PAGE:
Unmasking the Superhuman Freight Graffiti Writer

Unmasking the Superhuman Freight Graffiti Writer

Posted by Robert Hendrick on Oct 20th 2022

Superheroes (or Supervillains, if you will)

The deeds of freight graffiti writers verge on the realm of superhuman feats; the likes of which we find chronicled in the cheap pulp paper of comic book pages featuring superheroes and supervillains. These aerosol vandals don’t stop speeding trains or leap tall buildings, but they climb fences and they cover entire railcars from end to end, overnight, under cover of darkness in the industrial wastelands where only bad things could happen.

Yes, graffiti artists and superheroes (or supervillains, if you like), have a great deal in common.

Both have pseudonyms and alter egos.

Many have a symbol associated with them, like Batman or the Fantastic 4. Compare that with White Ninja and AWARE or Colossus of Roads.

Graffiti writers seem to have borrowed their letter style from the bold colorful pages of the comic books that chronicle the escapades of superheroes (and supervillains…sigh).

Just as the authorities view superheroes as the scourge of society, so do the railroad police and courts see graffiti writers as menacing outlaws to be pursued.

But superheroes have their kryptonite and other substances that weaken them, and so too do many graffiti writers.

But let’s strip away a bit of the mystique around these supervandals, and see what really lurks beneath these all too human heroes and villains.

Who Are They

Clearly graff writers have extraordinary powers including:

  • Night vision
  • Levitation
  • Invisibility
  • Can Control (if you know, you know)
  • And quite the artistic eye

Much of freight graffiti remains unremarkable – a simple name scrawled in a sometimes legible sometimes nonsensical moniker. The writing can be hard to decipher. Mostly, writers put up their name or sometimes the name of a friend. The message is typically simple – I was here. Spiderman has always been notorious for leaving a message written in the webs he leaves in his wake cluttering up the skyline view.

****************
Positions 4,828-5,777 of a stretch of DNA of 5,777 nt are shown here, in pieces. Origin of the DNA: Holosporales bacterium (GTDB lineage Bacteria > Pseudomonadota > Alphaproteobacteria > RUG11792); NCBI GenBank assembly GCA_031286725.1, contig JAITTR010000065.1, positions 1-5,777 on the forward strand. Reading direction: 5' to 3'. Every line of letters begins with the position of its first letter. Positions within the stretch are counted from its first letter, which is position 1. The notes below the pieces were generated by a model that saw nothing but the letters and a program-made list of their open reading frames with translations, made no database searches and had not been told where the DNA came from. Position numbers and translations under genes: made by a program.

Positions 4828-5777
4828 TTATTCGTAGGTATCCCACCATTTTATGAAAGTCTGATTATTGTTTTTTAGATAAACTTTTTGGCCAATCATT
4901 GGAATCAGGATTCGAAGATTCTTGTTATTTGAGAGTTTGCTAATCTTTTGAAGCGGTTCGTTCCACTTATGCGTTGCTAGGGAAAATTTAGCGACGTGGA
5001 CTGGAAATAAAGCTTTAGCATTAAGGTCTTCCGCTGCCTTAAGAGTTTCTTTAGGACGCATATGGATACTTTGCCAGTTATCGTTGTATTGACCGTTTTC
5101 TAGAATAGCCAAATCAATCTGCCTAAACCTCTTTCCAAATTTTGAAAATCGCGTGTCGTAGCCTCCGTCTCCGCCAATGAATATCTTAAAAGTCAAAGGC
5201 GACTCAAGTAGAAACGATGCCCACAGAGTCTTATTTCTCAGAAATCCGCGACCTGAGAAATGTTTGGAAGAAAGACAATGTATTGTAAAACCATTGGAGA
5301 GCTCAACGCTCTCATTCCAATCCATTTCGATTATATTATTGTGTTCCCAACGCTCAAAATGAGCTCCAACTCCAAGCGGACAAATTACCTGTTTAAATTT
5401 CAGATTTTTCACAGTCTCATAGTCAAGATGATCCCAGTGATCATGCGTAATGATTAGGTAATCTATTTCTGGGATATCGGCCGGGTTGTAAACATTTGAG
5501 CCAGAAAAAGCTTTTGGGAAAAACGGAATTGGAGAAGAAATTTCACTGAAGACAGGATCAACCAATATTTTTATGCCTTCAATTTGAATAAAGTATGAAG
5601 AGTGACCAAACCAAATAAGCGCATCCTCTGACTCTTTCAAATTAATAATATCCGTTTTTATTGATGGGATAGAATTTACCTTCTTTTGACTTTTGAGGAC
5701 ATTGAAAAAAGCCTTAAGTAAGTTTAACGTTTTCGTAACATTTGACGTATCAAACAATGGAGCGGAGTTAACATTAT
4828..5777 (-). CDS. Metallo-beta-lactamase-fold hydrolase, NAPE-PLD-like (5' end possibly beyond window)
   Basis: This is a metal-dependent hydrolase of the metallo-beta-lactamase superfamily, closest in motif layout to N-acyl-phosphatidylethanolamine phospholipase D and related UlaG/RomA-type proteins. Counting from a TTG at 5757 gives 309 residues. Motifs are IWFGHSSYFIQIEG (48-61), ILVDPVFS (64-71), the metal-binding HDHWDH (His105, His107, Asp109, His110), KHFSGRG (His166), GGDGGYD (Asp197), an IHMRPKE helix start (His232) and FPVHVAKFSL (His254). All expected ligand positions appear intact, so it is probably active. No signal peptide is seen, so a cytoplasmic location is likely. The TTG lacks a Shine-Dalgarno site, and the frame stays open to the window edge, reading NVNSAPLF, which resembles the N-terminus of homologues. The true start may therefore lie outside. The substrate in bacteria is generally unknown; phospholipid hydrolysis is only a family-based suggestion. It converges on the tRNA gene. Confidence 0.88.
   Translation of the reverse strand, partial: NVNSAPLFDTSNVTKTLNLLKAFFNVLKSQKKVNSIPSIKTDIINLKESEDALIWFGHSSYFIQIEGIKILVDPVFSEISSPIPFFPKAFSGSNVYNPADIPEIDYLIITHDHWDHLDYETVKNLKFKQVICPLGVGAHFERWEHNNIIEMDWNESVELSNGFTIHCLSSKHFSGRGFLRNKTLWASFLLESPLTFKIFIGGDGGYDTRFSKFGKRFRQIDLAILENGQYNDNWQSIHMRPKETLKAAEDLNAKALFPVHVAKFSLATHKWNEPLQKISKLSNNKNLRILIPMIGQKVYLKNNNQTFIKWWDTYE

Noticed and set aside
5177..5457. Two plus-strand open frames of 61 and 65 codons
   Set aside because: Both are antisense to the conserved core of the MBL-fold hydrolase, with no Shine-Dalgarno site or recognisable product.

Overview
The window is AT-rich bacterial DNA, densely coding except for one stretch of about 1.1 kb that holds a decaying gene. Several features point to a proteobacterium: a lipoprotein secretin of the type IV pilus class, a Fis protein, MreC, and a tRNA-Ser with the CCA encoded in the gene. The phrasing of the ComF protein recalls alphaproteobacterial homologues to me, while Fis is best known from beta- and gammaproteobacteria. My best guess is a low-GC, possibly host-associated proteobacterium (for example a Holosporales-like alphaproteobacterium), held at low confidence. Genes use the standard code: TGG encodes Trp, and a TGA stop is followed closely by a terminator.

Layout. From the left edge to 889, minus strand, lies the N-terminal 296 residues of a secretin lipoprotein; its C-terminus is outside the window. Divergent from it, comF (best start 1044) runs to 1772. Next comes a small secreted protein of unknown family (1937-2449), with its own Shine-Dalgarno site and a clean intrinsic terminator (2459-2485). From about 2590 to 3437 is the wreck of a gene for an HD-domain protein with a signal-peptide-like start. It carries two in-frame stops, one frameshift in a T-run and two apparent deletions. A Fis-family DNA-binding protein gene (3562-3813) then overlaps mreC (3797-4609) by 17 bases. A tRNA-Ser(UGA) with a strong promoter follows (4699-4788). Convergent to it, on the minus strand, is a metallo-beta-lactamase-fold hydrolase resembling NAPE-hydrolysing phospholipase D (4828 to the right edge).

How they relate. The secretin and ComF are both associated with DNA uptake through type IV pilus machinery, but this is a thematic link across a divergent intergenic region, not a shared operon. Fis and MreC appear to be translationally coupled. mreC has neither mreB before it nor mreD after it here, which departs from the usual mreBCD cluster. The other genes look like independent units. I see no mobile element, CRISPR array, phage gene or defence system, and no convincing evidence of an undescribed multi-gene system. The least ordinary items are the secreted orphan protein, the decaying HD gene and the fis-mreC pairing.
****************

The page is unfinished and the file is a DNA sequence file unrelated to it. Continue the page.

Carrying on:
Some graff is elaborate – like a web and worthy of a museum. Some are crude like the collection of smashed cars left in the wake of The Incredible Hulk – far more destructive than a bit of aerosol paint on a rusted hulk of steel railcar if we may say so.

As we’re prone to say around here, the railroad curates the largest art museum in the world, and they don’t even know it.

The images are often crude or rude even, while others border on the fantastical, mimic cartoon characters or even evoke the style of the great European master painters found in fine museums around the world.


Rest assured graff artists are all too human. Most tend to be in the 30-55 age range. There are younger (and older), but the majority of the more prolific tend to be in that original crowd. Most superheroes fit into that 30-ish and up range with a few younger ones making waves and showing that they can hang with the old dogs.

Graff artists largely grew up starting in the 1980s along with hip hop and some heavy metal heads just as comic books were beginning a golden age of acceptance.

While most fail to stick with it for too long, others make it a continuing outlet for their creative frustrations.

The crowd tends to be primarily, but not always from a blue-collar background. Many in the graff community have been marginalized by society, unable to fit in with traditional roles.


They could work as a reporter at the local newspaper like Clark Kent, but these artists make up a cross-section of the American workforce. Their alter-egos are employed as tattoo artists, graphic designers, and construction workers. But their ranks extend out into postal workers, technology, even the occasional doctor and a lawyer or two can be found among these aerosol vandals, and somewhere among them, there must be an evil scientist – just sayin’.

And also, railway workers – although that may surprise some in the railroad industry. Like a double agent, they play on both sides of the law. That fascination with trains begins early, and joining on with the railroad offers the opportunity to remain close at hand with something that they appreciate.


Like a vampire, sunlight is the weakness of most every freight graffiti writer as they work their magic under cover of darkness.

Tragically, alcohol and drugs also tend to be their kryptonite.

The graffiti artist COUPE runs the Legends Thursday podcast which has interviewed well over 300 freight graffiti writers over the years. He puts the addiction and serious behavioral health issues figure at 50-70% of the community.